The Tulsa Race Massacre at “Black Wall Street” Took Place 99 Years Ago Today
In the span of about 24 hours between May 31 and June 1, 1921, a white mob descended on Greenwood, a successful Black economic hub in Tulsa, Oklahoma then-known as “Black Wall Street,” and burned it to the ground. Some members of the mob had been deputized and armed by city officials.
In what is now known as the “Tulsa Race Massacre,” the mob destroyed 35 square blocks of Greenwood, burning down more than 1,200 black-owned houses, scores of businesses, a school, a hospital, a public library, and a dozen Black churches. The American Red Cross, carrying out relief efforts at the time, said the death toll was around 300, but the exact number remains unknown. A search for mass graves, only undertaken in recent years, has been put on hold due to the Covid-19 pandemic. Those who survived lost their homes, businesses, and livelihoods. Property damage claims from the massacre alone amount to tens of millions in today’s dollars. The massacre’s devastating toll, in terms of lives lost and harms in various ways, can never be fully repaired.
Following the massacre, government and city officials, as well as prominent business leaders, not only failed to invest and rebuild the once thriving Greenwood community, but actively blocked efforts to do so.
No one has ever been held responsible for these crimes, the impacts of which Black Tulsans still feel today. Efforts to secure justice in the courts have failed due to the statute of limitations. Ongoing racial segregation, discriminatory policies, and structural racism have left Black Tulsans, particularly those living in North Tulsa, with a lower quality of life and fewer opportunities.
On the 99th anniversary of the massacre, a movement is growing to urge state and local officials to do what should have been done a long time ago—act to repair the harm, including by providing reparations to the survivors and their descendants, and those feeling the impacts today.
Under international human rights law, governments have an obligation to provide effective remedies for violations of human rights. The fact that a government abdicated its responsibility nearly 100 years ago and continued to do so in subsequent years does not absolve it of that responsibility today—especially when failure to address the harm and related action and inaction results in further harm, as it has in Tulsa. Like so many other places across the United States marred by similar incidents of racial violence, these harms stem from the legacy of slavery.
There are practical limits to how long, or through how many generations, such claims should survive. However, Human Rights Watch supports the conclusion of the Oklahoma Commission to Study the Tulsa Race Riot of 1921 (recently renamed the Tulsa Race Massacre Commission)—a commission created by the Oklahoma state legislature in 1997 to study the massacre and make recommendations—that reparations should be made.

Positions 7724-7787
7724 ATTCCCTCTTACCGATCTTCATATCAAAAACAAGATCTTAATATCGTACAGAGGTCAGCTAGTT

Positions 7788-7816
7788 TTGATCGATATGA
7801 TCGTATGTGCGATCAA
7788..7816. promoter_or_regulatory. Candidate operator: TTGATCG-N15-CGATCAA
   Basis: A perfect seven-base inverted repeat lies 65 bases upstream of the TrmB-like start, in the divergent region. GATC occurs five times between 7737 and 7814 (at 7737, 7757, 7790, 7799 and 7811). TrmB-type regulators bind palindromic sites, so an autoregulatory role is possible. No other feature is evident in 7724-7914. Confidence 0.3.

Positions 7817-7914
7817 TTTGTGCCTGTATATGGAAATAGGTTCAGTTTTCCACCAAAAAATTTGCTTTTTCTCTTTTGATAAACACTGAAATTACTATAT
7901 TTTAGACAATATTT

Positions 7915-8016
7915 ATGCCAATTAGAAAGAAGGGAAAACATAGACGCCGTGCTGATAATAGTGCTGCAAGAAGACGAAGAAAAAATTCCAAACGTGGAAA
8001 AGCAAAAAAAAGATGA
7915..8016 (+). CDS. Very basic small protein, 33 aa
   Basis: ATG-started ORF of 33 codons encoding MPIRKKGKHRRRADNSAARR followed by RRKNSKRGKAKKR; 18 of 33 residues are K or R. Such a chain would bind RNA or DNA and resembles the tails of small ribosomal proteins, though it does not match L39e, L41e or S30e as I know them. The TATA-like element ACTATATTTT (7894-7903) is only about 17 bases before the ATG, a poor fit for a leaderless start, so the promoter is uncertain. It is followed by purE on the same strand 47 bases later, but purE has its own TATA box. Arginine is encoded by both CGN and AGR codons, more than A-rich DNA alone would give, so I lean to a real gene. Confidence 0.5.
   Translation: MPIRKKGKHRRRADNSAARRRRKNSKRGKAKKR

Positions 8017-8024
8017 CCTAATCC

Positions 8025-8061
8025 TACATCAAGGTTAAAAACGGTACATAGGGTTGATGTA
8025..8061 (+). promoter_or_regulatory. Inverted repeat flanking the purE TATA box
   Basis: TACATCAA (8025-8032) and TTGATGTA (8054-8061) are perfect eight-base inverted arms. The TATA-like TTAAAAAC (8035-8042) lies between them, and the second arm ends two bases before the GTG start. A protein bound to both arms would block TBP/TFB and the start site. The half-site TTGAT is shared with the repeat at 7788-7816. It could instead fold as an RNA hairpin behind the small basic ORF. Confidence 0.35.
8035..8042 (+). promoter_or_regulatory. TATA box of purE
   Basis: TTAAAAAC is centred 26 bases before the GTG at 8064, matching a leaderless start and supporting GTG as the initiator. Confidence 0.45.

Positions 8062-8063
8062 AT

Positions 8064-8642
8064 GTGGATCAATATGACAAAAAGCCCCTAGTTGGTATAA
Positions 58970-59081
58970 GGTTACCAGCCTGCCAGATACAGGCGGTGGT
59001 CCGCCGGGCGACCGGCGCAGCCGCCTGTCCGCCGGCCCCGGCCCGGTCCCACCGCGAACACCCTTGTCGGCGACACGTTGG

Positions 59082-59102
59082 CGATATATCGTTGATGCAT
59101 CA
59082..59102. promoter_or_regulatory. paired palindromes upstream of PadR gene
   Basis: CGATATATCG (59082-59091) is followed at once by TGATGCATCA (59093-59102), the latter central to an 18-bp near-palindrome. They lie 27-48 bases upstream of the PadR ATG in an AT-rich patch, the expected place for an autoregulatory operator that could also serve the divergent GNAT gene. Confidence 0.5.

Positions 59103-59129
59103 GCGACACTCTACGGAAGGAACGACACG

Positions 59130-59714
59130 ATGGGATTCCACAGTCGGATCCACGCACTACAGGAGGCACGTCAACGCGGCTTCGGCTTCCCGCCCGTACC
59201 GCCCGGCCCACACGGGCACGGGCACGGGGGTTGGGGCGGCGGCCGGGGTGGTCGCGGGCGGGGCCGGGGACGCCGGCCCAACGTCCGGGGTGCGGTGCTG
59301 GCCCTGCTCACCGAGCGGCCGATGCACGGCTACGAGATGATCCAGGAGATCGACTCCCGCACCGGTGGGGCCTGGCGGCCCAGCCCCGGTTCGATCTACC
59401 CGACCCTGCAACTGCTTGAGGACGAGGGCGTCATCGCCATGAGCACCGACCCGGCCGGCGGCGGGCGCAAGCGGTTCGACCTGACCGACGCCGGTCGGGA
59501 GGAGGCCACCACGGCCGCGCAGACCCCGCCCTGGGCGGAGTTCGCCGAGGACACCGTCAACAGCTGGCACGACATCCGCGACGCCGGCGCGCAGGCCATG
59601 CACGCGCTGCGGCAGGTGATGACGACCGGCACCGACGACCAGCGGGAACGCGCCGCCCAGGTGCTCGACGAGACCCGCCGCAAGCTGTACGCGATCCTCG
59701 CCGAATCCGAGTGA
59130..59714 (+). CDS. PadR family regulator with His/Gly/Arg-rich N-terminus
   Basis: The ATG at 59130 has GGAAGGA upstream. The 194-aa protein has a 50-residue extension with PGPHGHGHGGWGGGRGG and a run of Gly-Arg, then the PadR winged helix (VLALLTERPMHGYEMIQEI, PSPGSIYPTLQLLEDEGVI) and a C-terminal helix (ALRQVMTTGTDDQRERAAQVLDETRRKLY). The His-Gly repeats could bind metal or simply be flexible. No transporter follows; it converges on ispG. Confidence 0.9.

Some historians call this the “Tulsa Race Riot.” It was not a riot; it was a massacre strictly towards Black people. Calling it a “riot” takes the accountability off of white people and remixing their history…as usual. It was an ethnic cleansing at the hands of angry white mobs who took their asses over there to the Greenwood District to shoot and drop bombs (provided to them by government officials) on Black victims. They hated the existence of Black people succeeding, happy, minding their damn business, solely supporting Black businesses, and displaying economic growth that they couldn’t get their hands in. Still do.
The rest of that article above goes into extensive detail on the need for reparations and the aftermath (education, health, redlining, etc) for Black Tulsans now.
The video below from Vox goes into details “Black Wall Street” before the ethnic cleansing with footage included from that time, as well as the massacre itself and the aftermath. For example, white people distributed photo postcards of the ethnic cleansing as souvenirs:
Dr. Olivia Hooker was the last survivor of the Tulsa Race Massacre. She passed away in 2018 at the age of 103. She was a professor and psychologist for children. How interesting. Seeing something so traumatic done to your people as a child and dealing with PTSD to then go on and treat children. This was her:
Seven Samurai (1954)
Director: Akira Kurosawa
Cinematographer: Asakazu Nakai
Are you still on that kick? Come on, pull yourself up by the collar tabs and get a job!
Title: An FBI search of a Japanese-American household, December 1941 [2000 x 1620].
3e chasseur à pied belge.